OPT FOR FISH TWICE A WEEK
Some of the most powerful inflammation fighters come from the sea, and Dr. Appleton highly recommends cold-water fish such as salmon, tuna, halibut, trout, sardines and mackerel. These are excellent sources of omega-3 essential fatty acids, which have potent anti-inflammatory properties. Try to eat fish at least twice a week. (Note: Pregnant or nursing women and young children through adolescents should not eat high-mercury fish such as shark, swordfish and tilefish more than twice a week. Read about mercury dangers in Daily Health News, September 6, 2005.)
Inflammation-fighting tip: If you're not a big fish eater, consider taking a 2,000-mg fish oil supplement daily. While it is best taken as a liquid, capsules are okay, too. Vegetarian sources of omega-3 fatty acids include flaxseed oil and walnuts but do not contain nearly the same level of omega-3s as the fish sources.
EMBRACE HEALTHY FATS
Other rich sources of essential fatty acids are nuts and seeds (almonds, macadamia nuts, flaxseed, etc.). Choose these anti-inflammatory healthful fats instead of the artery-clogging saturated and trans fats that abound in processed and fast foods like baked goods, chicken nuggets, hamburgers and french fries. As for oils, olive is a good anti-inflammatory choice. Steer clear of cottonseed, corn, peanut and soy oils, which contain omega-6 fatty acids. Too much omega-6 fatty acid can actually become pro-inflammatory when out of balance with omega-3s. Keep in mind, too, that minimally processed oils are always a more healthful choice than highly refined ones.
Inflammation-fighting tip: Sprinkle a tablespoon or two of flaxseed or wheat germ on your breakfast cereal, and add taste and texture to your salad with nuts and seeds instead of croutons. As for that bowl of candy or pretzels on your desk, replace it with one filled with pumpkin seeds, almonds, pecans or walnuts.
CHOOSE PROTEINS WISELY
Protein is a key part of the diet, vital to maintaining cell, muscle and tissue health. Good anti-inflammatory proteins include cold-water fish, free-range poultry with the skin removed, eggs enriched with omega-3s, beans, nuts and grains (Dr. Appleton's favorite is millet). Meat should be consumed in moderation, since it contains potentially pro-inflammatory arachidonic acid. When you do opt for meat, it's best to choose organic cuts, because chemicals from commercially fed livestock mean more work for the liver, which can result in inflammation. Preparation counts too, as frying, barbecuing and smoking cause the formation of cancer-causing chemicals called acrylamides and flare-ups of inflammation. More healthful choices are poaching or stewing.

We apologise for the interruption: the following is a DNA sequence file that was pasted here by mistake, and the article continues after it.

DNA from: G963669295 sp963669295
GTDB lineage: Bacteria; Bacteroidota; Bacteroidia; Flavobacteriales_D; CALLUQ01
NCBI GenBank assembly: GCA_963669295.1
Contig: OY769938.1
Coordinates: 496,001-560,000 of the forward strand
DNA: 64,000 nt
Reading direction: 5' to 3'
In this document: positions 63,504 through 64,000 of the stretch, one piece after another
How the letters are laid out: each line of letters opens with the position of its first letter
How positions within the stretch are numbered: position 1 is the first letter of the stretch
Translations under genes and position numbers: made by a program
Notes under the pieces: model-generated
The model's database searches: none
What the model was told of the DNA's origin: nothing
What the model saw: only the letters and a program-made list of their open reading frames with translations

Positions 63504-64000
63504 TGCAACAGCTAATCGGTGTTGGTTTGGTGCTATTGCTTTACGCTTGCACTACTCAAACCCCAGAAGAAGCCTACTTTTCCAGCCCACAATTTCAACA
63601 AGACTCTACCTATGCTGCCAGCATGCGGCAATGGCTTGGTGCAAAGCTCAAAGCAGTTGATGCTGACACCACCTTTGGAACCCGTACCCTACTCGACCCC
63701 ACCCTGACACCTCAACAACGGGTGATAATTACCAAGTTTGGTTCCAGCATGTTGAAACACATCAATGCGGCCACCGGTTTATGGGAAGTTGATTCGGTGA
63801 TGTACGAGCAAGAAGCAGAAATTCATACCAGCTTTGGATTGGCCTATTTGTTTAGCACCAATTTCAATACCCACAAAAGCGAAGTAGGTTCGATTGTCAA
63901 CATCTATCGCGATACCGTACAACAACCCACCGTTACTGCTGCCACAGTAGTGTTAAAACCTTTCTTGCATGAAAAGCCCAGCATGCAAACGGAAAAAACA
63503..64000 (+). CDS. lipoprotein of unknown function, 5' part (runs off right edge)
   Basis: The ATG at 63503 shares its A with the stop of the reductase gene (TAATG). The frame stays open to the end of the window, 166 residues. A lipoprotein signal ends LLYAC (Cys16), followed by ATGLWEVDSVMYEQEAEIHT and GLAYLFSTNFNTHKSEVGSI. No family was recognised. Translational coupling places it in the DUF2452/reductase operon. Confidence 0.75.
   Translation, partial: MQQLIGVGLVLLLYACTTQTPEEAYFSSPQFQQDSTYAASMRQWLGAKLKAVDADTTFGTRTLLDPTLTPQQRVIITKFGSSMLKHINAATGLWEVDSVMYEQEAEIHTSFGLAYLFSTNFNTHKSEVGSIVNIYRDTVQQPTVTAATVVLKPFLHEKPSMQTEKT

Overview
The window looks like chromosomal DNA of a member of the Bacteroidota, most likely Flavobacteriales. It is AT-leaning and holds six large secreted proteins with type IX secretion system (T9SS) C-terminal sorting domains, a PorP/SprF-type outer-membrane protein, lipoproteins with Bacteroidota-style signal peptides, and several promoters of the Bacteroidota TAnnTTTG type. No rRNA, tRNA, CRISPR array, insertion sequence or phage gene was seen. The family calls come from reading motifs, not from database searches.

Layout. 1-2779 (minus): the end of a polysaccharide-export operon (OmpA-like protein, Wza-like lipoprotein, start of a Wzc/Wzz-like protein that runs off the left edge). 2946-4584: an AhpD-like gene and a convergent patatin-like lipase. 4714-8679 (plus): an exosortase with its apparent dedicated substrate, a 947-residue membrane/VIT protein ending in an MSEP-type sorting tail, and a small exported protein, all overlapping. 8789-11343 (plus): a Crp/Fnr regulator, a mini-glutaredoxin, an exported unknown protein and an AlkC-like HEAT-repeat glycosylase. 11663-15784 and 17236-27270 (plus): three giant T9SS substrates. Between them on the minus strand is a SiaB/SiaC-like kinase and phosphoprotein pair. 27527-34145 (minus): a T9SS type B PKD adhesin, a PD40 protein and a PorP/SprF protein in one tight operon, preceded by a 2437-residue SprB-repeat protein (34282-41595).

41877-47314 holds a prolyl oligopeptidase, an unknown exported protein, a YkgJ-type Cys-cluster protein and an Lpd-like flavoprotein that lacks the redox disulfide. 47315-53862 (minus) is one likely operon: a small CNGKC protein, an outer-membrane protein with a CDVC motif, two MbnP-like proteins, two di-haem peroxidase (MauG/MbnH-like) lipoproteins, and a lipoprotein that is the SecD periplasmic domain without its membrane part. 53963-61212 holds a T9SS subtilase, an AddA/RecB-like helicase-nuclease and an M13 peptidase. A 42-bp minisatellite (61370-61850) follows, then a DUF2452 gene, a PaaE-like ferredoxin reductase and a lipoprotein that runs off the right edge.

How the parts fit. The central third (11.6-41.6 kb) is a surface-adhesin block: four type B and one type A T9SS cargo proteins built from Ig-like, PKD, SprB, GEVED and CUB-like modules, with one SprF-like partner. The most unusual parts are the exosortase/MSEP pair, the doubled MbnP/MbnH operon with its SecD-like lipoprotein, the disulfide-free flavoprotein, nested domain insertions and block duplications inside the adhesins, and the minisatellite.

Inflammation-fighting tip: Instead of chips and dip (packed with the saturated and trans fats that encourage inflammation), snack on apple slices or celery smeared with protein-rich hummus or peanut butter.
CUT BACK ON PRO-INFLAMMATORY FOODS
In the long run, what you don't put in your mouth can be even more important than what you do, reminds Dr. Appleton. Eating healthful foods doesn't give you a free pass to down colas or french fries covered with melted processed cheese (a disgusting combination I recently encountered at the ballpark). Avoid foods that stimulate inflammation, including simple sugars, refined white flour, red meat, fast or fried foods, food additives and partially hydrogenated oils. For many people, other hard-to-digest foods that encourage inflammation include dairy and wheat.
Inflammation-fighting tip: Steer clear of sugary soft drinks, and instead sip antioxidant-rich tea. Choose whole grains instead of refined ones, and keep dairy to a minimum. If you must have it, try goat or sheep milk products, which are less inflammatory.
CHANGING YOUR DIET
Not only will an anti-inflammatory diet help prevent a wide range of
diseases, over time you'll also find that it gives you more energy and
makes you feel better all around. However, don't feel obligated to do it
all at once or you may get overwhelmed and quit, cautions Dr. Appleton.
Make small changes. For example, start by eating fish just once a week,
or replacing your breakfast bagel with whole-grain cereal and fruit. Over
time, small changes add up and make a big difference.
1 cup unsweetened apple juice
2 bananas, mashed
4 tablespoons whole or ground unsalted walnuts or walnut butter
1 cup unsweetened soy milk
1 ½ tablespoons pure unsweetened cocoa (or carob) powder
1 teaspoon pure almond extract
1 cup ice
In a blender or food processor, combine the juice with the remaining ingredients, and blend until smooth.